When I first told my husband that I had decided to become a vegetarian, his reaction was a strong one. “No!” he said. “Allah gave us animals to eat, so we must eat them.” When I discussed it with other Muslims, I heard similar answers:
“We cannot make haram (forbidden) what Allah has made halal (lawful).”
“We cannot imitate non-Muslims.”
Being a stubborn sort, I researched the issue myself. I find many surahs and hadiths related to food. All of the rulings were focused on what we cannot eat: food that was not slaughtered in a halal way, alcohol, pork, and lard. Many mentioned foods that are good for us. Honey, for example, is cited to have medicinal qualities. Not a single food, though, was listed as being mandatory for Muslims. Contrary to popular belief, you can be Muslim and never eat a single bite of lamb!
What I found is that it all comes down to your intentions. Like so many other things in life, Allah looks at the why of your vegetarianism. If you are refraining from meat in an effort to be more religious, thinking this will gain favor from Allah– don’t. Allah did give us certain animals to eat and enjoy and seek nourishment. Eating them is not a sin. Likewise, avoiding them will garner no reward.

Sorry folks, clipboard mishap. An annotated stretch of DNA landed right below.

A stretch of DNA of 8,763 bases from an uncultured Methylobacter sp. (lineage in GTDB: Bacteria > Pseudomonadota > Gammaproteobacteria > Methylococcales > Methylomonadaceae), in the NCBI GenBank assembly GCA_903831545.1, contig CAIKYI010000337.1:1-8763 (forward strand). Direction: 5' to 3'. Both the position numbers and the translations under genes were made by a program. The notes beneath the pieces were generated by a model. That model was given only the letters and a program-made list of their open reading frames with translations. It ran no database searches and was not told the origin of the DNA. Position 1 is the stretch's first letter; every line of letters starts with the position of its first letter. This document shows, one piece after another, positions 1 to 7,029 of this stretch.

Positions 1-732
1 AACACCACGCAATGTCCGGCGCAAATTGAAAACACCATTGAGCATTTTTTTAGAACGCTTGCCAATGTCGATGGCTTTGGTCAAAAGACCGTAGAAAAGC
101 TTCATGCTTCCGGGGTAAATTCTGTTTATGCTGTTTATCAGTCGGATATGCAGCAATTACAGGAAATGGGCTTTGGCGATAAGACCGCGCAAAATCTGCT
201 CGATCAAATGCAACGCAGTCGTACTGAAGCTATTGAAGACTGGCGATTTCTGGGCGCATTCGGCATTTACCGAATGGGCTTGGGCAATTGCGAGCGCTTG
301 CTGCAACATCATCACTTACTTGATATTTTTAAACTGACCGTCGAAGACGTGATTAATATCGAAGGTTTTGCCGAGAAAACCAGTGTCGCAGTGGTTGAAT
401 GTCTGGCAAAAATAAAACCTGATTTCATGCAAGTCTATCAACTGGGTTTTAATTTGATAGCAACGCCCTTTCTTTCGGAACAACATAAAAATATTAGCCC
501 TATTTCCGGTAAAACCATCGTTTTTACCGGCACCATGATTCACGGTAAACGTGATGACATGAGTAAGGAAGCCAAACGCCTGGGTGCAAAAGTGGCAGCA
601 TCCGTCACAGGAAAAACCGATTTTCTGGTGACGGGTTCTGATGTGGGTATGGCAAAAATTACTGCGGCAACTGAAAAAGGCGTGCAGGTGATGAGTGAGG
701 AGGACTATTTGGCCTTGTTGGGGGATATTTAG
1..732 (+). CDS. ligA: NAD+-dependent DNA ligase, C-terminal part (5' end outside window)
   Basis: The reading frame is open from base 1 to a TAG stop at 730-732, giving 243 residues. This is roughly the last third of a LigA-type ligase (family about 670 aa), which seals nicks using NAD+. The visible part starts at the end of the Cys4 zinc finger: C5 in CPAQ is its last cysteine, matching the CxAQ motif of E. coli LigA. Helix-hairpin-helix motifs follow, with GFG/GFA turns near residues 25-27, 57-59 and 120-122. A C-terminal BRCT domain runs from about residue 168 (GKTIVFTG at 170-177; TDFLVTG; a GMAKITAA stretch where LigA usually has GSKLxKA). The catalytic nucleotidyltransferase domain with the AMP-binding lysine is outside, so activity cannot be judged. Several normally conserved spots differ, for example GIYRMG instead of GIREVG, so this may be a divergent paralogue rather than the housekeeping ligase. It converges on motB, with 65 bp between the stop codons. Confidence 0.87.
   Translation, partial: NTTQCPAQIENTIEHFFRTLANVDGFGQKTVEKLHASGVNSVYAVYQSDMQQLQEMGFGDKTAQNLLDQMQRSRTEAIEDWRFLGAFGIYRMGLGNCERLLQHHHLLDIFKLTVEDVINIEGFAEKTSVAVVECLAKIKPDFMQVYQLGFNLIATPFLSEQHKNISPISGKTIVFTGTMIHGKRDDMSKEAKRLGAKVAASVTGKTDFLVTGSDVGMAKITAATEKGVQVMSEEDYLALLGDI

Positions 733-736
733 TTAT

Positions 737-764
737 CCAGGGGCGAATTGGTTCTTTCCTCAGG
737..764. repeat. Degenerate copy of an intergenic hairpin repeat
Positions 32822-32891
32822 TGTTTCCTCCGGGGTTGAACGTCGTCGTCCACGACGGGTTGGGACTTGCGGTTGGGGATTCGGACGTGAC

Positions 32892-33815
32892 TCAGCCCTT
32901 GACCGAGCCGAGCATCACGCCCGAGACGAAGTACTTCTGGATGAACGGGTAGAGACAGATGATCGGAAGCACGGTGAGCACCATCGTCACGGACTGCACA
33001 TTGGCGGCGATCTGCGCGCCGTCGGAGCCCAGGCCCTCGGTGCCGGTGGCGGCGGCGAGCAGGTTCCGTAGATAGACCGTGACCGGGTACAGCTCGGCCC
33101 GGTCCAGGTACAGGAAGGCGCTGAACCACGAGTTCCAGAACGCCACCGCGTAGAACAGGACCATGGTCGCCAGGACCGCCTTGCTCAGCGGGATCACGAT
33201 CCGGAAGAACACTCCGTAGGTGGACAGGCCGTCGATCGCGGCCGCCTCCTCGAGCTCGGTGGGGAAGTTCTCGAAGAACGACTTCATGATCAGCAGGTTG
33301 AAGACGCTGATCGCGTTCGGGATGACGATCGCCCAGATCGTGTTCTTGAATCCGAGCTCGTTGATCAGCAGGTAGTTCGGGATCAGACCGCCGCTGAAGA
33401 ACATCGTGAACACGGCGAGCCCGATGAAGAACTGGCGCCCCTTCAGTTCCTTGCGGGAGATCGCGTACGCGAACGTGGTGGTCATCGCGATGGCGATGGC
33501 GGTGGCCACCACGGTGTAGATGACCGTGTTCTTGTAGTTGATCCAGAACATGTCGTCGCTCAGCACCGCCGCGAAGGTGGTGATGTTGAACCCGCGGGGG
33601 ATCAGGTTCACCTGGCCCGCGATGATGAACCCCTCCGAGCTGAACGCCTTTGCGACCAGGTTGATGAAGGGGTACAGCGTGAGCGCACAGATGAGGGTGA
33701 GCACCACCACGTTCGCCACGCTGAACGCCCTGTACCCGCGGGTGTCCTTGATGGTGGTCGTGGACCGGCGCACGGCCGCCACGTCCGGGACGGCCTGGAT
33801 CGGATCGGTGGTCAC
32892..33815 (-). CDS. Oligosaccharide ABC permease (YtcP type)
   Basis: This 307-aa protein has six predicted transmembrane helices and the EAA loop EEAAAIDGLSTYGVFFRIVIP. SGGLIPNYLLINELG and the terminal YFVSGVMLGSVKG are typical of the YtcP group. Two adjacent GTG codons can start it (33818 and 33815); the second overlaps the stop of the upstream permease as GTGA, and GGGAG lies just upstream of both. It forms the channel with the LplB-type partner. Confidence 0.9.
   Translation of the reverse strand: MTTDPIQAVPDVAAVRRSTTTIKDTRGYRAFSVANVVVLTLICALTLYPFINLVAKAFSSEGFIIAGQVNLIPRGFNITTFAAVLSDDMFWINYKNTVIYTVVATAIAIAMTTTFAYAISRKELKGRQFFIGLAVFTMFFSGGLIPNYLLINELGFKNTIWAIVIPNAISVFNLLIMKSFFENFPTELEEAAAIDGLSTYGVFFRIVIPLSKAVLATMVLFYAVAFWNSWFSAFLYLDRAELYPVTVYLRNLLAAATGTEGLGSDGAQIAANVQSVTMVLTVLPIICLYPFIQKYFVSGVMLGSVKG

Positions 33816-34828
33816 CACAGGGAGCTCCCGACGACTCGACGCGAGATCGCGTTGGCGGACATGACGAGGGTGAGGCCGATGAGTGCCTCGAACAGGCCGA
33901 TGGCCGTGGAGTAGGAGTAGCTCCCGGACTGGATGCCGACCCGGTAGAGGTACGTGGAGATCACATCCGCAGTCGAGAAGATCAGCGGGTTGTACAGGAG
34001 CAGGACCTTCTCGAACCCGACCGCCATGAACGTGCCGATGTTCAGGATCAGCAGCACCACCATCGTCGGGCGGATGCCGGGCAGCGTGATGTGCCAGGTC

If we are avoiding meat products in an effort to be healthier, that is fine. Many people with heart conditions or high blood pressure do need to limit or restrict high-fat red meat. There is no sin in that.
Others simply do not like the taste of meat. Again, that is a personal choice. Still others have witnessed a particularly cruel slaughtering and were turned off by the idea of eating meat.
For me, I started off doing the Rice Diet, a diet in which you eat many fruits, vegetables, and whole grain. After several days, I began to feel energetic and clear-headed. My skin improved. My moods leveled out. After researching, I came to believe that I am sensitive to the hormones in meat. I cannot afford organic, so veggies it is!
I do not believe I will be rewarded for my all-vegetable diet, but I don’t think I’ll be punished either. When it comes to an Islamic diet, as long as you are abstaining from pork and alcohol, and buying halal when possible, you are probably well within your legal limits.
For more info about food, including quick and easy recipes, visit the Food Blog.